By JULIET LUNAM 4th October 2020
Prime Minister Boris Johnson was in Exeter this week setting out plans to help adults gain new skills with free college courses.
From April, people without an A level or equivalent are to be offered fully-funded courses to give them extra skills which the government says will be value by employers. The aim is to combat the rise in unemployment caused by businesses cutting staff during the pandemic.
Higher education loans will also be made more flexible, allowing adults and young people to space out their study, take more high-quality vocational courses, and to support people to retrain for different roles.
Mr Johnson said more money will be invested in college buildings and facilities as well. He is calling the new plans a Lifetime Skill Guarantee. In a speech at Exeter College, he said: “As the chancellor has said, we cannot, alas, save every job. What we can do is give people the skills to find and create new and better jobs.
“So my message is that at every stage of your life, this government will help you get the skills you need.”
Apprenticeship opportunities will also be increased, with more funding for small and medium firms taking on apprentices, and greater flexibility in how their training is structured – especially in sectors such as construction and creative industries where there are more varied employment patterns.
Part of the government’s aim is also to boost the numbers of people studying after school. Figures show in 2000 more than 100,000 people were doing Higher National Certificates and Diplomas, but in 2020, this has reduced to fewer than 35,000. Those doing foundation degrees has declined from 81,000 to 30,000.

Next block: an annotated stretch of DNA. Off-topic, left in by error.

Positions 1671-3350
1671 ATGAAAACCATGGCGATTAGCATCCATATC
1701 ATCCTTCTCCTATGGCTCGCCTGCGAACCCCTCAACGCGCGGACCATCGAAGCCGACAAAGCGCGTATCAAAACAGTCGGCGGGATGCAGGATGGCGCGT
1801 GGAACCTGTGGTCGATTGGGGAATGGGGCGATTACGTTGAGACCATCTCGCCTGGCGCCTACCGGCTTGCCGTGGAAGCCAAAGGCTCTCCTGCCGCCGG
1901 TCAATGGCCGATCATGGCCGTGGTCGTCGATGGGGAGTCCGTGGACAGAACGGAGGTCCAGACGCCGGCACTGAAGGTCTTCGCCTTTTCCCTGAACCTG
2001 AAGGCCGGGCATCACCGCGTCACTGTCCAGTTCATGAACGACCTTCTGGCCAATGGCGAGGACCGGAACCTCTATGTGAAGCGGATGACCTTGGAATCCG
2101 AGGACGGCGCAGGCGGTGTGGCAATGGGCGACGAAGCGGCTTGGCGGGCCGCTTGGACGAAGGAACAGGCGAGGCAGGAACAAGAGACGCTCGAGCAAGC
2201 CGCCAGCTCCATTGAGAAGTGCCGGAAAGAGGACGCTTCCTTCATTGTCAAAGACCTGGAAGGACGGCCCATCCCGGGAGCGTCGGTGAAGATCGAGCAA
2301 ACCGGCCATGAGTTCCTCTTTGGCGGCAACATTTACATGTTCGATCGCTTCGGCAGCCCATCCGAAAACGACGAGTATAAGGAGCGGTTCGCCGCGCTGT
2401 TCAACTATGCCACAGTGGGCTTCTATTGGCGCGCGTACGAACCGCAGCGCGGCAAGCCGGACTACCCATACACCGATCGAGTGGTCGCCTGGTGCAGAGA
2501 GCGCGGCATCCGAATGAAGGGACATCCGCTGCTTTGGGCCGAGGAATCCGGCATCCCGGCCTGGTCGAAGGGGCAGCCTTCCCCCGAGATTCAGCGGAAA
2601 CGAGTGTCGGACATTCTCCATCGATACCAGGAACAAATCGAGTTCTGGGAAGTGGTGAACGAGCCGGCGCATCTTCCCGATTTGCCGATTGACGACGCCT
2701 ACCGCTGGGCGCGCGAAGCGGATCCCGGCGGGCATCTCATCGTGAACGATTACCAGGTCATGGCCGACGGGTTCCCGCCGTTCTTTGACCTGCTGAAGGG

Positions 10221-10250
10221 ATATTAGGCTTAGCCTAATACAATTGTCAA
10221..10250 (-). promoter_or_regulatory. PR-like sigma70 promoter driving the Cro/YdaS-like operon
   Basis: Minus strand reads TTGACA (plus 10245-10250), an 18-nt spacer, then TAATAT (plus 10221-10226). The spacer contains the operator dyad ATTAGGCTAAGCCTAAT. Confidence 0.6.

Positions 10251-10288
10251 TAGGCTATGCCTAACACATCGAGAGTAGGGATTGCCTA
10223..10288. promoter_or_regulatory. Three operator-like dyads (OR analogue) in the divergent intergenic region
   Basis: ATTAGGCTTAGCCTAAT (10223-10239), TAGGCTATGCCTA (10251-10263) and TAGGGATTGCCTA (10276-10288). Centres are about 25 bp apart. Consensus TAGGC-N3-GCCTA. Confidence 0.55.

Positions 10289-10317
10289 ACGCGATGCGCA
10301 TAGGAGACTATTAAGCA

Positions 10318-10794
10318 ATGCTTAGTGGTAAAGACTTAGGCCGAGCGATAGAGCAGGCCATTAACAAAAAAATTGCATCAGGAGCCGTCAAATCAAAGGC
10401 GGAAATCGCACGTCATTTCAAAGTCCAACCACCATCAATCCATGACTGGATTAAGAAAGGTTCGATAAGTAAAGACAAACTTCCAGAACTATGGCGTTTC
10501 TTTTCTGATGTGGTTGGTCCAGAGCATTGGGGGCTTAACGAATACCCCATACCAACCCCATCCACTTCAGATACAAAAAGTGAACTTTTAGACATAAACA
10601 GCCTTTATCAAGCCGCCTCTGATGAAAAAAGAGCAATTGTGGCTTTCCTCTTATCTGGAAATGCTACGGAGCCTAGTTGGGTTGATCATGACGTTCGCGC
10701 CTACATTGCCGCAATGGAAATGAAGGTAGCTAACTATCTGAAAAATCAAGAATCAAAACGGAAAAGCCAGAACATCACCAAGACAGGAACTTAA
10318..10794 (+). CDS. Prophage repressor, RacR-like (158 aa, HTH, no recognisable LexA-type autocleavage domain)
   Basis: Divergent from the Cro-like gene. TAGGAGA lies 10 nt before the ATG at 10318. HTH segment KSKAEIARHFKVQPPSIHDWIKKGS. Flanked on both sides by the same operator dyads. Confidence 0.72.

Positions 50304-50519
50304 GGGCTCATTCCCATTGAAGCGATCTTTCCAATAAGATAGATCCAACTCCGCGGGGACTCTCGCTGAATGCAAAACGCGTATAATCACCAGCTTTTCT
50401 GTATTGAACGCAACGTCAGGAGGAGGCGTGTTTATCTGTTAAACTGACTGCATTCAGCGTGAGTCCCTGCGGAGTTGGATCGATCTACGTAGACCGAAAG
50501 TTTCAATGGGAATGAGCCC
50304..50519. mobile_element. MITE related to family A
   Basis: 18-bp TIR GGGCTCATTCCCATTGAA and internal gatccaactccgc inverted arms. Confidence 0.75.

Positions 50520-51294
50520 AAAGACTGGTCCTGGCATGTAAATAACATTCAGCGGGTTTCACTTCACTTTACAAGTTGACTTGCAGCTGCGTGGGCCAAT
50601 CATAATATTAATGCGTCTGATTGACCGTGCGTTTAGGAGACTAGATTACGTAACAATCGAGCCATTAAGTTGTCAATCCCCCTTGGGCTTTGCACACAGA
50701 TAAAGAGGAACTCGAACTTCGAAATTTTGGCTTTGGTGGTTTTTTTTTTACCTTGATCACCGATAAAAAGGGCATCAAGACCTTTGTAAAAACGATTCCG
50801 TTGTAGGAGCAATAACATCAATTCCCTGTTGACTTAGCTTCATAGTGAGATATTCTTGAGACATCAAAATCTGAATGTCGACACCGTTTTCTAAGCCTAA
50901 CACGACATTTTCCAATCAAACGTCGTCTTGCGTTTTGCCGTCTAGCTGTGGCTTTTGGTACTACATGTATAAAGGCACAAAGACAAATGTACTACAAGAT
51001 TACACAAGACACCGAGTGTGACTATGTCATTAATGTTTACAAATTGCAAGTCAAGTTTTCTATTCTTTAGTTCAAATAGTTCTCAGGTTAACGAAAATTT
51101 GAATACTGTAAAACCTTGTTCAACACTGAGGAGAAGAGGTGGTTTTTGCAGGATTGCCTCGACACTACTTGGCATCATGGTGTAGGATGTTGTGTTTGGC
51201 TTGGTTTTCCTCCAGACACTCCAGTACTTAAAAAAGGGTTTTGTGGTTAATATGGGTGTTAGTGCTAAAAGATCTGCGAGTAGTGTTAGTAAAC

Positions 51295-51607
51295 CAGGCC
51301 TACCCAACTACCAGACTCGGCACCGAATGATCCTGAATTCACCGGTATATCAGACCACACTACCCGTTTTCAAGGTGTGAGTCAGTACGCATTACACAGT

This is despite the fact that five years after completion, the average Higher Technical Apprentice earns more than the average graduate. Mr Johnson says he is committed to making higher education more flexible so people can break up their study into segments, transfer credits between colleges and universities, and do more part-time studying.
The government is also committing £8 million for digital skills boot camps; expanding successful pilots in Greater Manchester and the West Midlands and introducing programmes in four new locations.
From next year, boot camps will be extended to sectors like construction and engineering. Industry bosses have welcomed the news. Charles Woodburn, chief executive of BAE Systems, said: “It’s more important than ever that government and industry work together to help young people and adults gain the skills needed to work in sectors which will support our nation’s economic recovery.
“As a major employer of graduates and apprentices, BAE Systems’ investment in skills provides an essential pipeline of talent which enables us to continue to deliver cutting-edge defence and security capabilities, essential to our national security.”
And Nick Mackenzie, CEO of Greene King pubs, said: “We welcome the prime minister’s announcement of increased funding for skills and further education. As a business we are passionate about improving social mobility and developing the skills of the nation’s young people to ensure they are ready for work. That is why we invest heavily in apprenticeships, supporting more than 12,500 since 2011”